Lauren and EJ Wynn have long prayed for a child, but the road to parenthood has not been easy.
One in eight couples, including the Wynns, suffer from challenges with fertility, according to the Centers for Disease Control and Prevention.
"To have a baby would be a dream come true for us. It's everything we have wanted since before we even got married," Lauren Wynn told "Good Morning America."
"The journey has been a little rough for us," EJ Wynn added.
While trying for more than five years, the Chesapeake, Ohio, couple has endured the painful losses of eight miscarriages and two failed intrauterine inseminations, a medical procedure where sperm is placed directly into the uterus. When testing his fertility health, doctors concluded that EJ Wynn's fertility results were in the normal range, the couple tells "Good Morning America." However, Lauren Wynn’s testing results revealed possible complications that could make pregnancy more difficult.
"When we had our first loss, I felt very alone," Lauren Wynn said. "There have been some very discouraging times. There have been times where I was like, I can't do this anymore. I can't do another injection. I can't put us through another loss. ... Then you blame yourself and ask, 'What's wrong with my body?’ This isn't supposed to be happening."
After several failed pregnancy attempts, the Wynns decided to try in vitro fertilization, a series of medical procedures where mature egg cells are surgically removed and then fertilized by sperm. The embryo is then transferred back into the uterus.
It’s a fertility treatment that comes with a hefty price tag. One cycle of IVF costs an average of $12,000 to $17000, according to the University of Iowa Stead Family Children's Hospital. In many cases, the process isn’t fully covered by insurance.
As of April 2021, only 19 states have passed fertility insurance coverage laws, with 13 of those laws including IVF coverage, according to the National Infertility Association.
"Financially, to know this may or may not work, this doesn't guarantee you to bring home a baby -- many people think, 'Hey, let's do IVF, we're gonna bring home a baby' -- it doesn't matter. I know women who go in it and have no embryo," Lauren Wynn said, explaining it's a risk and a sacrifice she was willing to take. "Mentally, it’s very, very hard knowing we could do this and still not have a baby."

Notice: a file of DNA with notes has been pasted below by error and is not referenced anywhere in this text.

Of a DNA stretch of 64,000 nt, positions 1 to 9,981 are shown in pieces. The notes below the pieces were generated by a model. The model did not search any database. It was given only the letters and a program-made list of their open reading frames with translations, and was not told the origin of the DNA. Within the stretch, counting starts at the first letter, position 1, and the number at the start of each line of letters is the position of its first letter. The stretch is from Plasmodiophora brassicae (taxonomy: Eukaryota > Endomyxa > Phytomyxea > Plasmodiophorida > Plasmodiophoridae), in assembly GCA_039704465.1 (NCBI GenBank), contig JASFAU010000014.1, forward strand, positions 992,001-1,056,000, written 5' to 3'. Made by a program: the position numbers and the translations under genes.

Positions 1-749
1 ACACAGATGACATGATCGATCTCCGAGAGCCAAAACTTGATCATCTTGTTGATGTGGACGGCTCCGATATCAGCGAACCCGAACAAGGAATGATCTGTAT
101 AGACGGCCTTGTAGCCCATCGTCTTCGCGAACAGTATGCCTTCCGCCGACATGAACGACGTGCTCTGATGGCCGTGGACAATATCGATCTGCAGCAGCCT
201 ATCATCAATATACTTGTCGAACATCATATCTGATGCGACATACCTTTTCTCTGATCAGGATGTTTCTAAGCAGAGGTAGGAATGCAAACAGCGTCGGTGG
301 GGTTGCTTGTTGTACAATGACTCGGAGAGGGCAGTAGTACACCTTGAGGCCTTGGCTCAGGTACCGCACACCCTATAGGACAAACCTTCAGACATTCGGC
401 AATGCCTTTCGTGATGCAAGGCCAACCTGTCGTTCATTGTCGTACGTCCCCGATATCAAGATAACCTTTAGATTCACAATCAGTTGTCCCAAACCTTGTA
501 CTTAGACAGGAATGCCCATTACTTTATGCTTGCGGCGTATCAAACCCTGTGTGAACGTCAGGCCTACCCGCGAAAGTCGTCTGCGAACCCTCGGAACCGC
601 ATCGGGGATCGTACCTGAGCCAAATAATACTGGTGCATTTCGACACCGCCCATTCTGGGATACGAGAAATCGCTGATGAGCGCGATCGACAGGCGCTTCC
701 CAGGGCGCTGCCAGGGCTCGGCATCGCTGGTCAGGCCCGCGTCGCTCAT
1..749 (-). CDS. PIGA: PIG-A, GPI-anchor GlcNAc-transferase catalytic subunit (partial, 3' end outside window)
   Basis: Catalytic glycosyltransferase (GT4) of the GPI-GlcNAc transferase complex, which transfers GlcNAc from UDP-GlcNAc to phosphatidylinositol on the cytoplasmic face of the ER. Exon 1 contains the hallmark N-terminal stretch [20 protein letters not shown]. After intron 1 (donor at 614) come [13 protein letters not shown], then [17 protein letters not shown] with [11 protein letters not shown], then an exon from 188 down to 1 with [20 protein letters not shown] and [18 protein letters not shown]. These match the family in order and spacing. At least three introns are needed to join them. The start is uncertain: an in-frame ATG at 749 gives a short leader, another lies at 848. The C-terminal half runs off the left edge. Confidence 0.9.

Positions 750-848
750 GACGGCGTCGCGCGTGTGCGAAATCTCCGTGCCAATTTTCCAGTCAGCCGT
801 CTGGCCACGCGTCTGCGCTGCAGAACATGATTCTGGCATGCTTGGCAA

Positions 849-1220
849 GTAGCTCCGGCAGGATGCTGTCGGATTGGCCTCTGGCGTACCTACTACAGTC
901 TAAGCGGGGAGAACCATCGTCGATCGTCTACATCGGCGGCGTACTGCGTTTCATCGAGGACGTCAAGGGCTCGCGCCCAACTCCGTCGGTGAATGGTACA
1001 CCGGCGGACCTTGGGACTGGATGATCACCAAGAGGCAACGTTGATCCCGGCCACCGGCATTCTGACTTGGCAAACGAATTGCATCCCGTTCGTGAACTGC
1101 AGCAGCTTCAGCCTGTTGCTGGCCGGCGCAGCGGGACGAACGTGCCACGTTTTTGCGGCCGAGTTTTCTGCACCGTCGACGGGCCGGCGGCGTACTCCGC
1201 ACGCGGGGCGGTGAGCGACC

To help fund their fertility journey, EJ Wynn surprised his wife by selling his highly prized collection of sneakers, earning $4,800 in the first round of sales.
A TikTok video of EJ Wynn's creative act of faith attracted the attention of followers in the online sneaker community. Not only was the couple able to raise over $12,000 on their GoFundMe page, but they also broke the ice on the taboo subject of infertility.
"I didn't even realize how many guys online could relate. So many people reached out and would call me and ask me for advice," EJ Wynn said.
Following their first embryo transfer, the Wynns had a successful implantation, becoming pregnant for the first time in six months.
Over the past five years of trying for a baby, Lauren Wynn says she has undergone 600 injections, 11 surgeries, 400 pills and multiple five-hour drives round-trip to the clinic for blood transfusions. After suffering so many losses, the first trimester of her ninth pregnancy came with not only physical challenges, but also an emotional toll that can be difficult to bear at times, she said.
"I'm just going to keep trying to remain positive. EJ and I both are. When you've gone through this as many times as we have, in the back of your head, you're still hesitant to let yourself actually fully let down your guard," Lauren Wynn said in a video diary to ABC News.
"To finally get to where we at now, It's been amazing," EJ Wynn said.
"It's been a miracle," Lauren Wynn added.